The stress and fear related in creating art, in front of a large audience, is something this movie understands all too well. The story is simple and straightforward: Andrew (played by Miles Teller) is a talented, passionate drummer who struggles while taking lessons from an acclaimed artist named Fletcher (J.K. Simmons) in a music conservatory. Fletcher is a perfectionist who challenges and abuses his students in ways that frequently go over the line. Ripping into his students both verbally and physically, he’s a bully whose behavior is received with horror and pride, as the students who earn his praise wear it like a badge of honor.
“Whiplash” is the second film by writer/director Damien Chazelle, whose debut, “Guy and Madeline on a Park Bench,” didn’t fully impress me. His new film, on the other hand, is so intense and filled me with such anxiety, I’ll never forget it. The two lead performances are so good, they tower over every other aspect of the story. Simmons has played a lot of lovable goofballs in the past but Fletcher is a game changer for him and how audiences view him. The character is scary and so is Simmon’s note-perfect, monumental performance. We watch the character carefully every time he’s on screen, either in dread or to find a moment when he lets his guard down. It’s arguable if we ever see Fletcher allow his true self to show, as the terror he generates is his own “art”, an ongoing variation of improvisational jazz. There hasn’t been a performance all year that has haunted me more.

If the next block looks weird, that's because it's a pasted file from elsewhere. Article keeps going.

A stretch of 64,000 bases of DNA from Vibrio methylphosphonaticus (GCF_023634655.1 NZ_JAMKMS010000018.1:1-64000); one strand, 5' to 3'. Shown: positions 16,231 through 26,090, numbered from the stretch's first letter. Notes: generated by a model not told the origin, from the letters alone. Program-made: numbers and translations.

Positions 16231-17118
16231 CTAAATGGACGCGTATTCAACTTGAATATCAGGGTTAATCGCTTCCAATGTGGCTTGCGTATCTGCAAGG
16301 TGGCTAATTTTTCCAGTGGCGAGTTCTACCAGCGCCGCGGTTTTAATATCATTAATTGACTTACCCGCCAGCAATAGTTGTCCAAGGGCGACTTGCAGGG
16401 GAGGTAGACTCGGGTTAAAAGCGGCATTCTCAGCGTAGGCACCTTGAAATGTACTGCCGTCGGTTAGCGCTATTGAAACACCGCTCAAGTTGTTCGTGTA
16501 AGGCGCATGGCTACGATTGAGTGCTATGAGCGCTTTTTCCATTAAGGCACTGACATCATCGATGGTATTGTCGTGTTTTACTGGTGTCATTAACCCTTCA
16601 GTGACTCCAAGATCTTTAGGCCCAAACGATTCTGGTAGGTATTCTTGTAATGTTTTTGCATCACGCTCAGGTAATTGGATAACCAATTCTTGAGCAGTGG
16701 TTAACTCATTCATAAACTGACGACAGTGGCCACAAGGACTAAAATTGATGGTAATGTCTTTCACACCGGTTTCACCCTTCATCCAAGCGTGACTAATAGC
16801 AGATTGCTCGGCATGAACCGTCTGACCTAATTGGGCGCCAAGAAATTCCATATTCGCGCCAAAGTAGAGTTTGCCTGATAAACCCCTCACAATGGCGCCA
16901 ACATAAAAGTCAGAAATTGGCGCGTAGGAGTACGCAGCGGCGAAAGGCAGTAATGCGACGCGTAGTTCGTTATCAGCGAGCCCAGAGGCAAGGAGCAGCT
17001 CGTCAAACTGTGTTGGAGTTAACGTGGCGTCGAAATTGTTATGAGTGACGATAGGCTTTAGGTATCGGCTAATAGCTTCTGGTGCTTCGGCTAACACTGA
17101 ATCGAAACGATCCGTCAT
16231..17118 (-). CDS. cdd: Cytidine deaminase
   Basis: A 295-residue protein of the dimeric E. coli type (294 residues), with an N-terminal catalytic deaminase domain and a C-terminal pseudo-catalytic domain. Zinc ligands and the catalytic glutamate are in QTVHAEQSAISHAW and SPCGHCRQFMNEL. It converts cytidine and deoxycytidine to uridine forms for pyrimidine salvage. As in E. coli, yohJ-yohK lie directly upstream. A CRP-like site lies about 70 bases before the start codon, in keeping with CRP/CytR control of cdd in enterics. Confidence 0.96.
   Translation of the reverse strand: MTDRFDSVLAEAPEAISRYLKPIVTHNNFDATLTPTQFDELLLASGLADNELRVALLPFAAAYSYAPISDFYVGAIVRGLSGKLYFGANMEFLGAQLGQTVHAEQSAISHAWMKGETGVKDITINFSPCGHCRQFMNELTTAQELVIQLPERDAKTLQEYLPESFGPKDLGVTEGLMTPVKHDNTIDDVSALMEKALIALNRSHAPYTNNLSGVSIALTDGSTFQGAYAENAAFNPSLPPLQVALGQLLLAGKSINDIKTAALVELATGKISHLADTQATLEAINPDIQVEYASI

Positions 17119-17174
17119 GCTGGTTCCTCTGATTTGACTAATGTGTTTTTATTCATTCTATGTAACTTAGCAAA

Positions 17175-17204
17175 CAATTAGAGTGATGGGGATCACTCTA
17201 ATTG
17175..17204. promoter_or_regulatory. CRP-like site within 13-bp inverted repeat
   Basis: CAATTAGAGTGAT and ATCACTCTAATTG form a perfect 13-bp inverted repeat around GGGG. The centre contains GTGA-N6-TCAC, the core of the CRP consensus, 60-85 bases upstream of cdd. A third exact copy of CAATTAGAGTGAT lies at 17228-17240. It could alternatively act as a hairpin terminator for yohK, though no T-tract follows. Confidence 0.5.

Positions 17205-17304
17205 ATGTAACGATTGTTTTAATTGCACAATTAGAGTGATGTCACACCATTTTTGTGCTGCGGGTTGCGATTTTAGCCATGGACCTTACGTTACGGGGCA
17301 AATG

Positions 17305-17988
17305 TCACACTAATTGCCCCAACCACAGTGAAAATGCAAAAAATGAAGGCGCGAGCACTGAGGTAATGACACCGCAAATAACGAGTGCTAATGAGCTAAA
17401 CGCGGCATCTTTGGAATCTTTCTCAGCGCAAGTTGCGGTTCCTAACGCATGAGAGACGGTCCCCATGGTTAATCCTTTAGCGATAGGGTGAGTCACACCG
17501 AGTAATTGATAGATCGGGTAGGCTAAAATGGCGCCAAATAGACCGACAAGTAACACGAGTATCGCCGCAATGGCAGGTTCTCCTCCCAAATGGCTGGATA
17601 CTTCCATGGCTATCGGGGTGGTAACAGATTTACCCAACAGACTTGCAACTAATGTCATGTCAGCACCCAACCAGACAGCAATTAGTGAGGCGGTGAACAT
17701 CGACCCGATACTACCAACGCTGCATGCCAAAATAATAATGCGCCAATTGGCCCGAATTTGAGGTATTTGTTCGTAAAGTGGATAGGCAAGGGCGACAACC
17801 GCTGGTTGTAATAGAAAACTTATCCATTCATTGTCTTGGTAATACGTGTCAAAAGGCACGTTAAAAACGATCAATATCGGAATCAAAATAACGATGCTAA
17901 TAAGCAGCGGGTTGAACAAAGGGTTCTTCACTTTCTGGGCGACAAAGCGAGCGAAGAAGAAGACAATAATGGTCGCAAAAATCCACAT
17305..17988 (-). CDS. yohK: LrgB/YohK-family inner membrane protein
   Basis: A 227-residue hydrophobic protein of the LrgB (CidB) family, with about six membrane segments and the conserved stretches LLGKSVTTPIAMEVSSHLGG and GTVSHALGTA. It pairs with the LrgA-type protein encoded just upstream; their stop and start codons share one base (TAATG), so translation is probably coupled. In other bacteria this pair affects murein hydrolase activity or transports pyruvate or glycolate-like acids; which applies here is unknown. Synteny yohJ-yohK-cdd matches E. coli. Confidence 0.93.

Teller has been on a roll since his knockout debut playing Nicole Kidman’s unlikely friend in “Rabbit Hole.” Since then, he was outstanding in last year’s “The Spectacular Now” but has been wasting his talent in too many subpar teen movies. Here, he makes his character entirely sympathetic, even as we see how living up to Fletcher’s demanding expectations is killing him. Teller reportedly did the majority of his character’s drumming, which is a major accomplishment by itself. Seeing him hold the screen with a never-better Simmons is another feat, as his co-star’s leading performance could have blown a lesser actor off the screen.
If the movie is “about” anything, its Stockholm Syndrome. Not literally, but in the way of subtext. Specifically, how a victim can be conditioned by their captor to love and defend them, even as they’re being tortured and enslaved, mentally or physically. The things Andrew must endure to appease Fletcher (which are creative in their cruelty) break him down mentally. We root for Andrew to excel as a musician, not only for himself but also to appease the monster who torments him.
An argument can be made that the pursuit of excellence at one’s craft requires the kind of obstacles Fletcher manufactures for his students, but few would argue he’s doing it for good, rational reasons. The sadistic glee in Fletcher’s eyes is nightmare worthy and, if you’re a musician, so is this movie.
The final scene is both draining and rewarding , but so contrived and abrupt, it’s both a big finish and completely unsatisfying place to halt the narrative. Subplots involving Andrew’s dad (played by Paul Reiser) and his patient girlfriend (Melissa Benoist) aren’t intrusive but don’t flesh out Andrew’s life otside the conservatory enough. When Simmons and Teller are the focus, it’s hard to turn your eyes away, even as you’re wincing and grabbing onto your seat.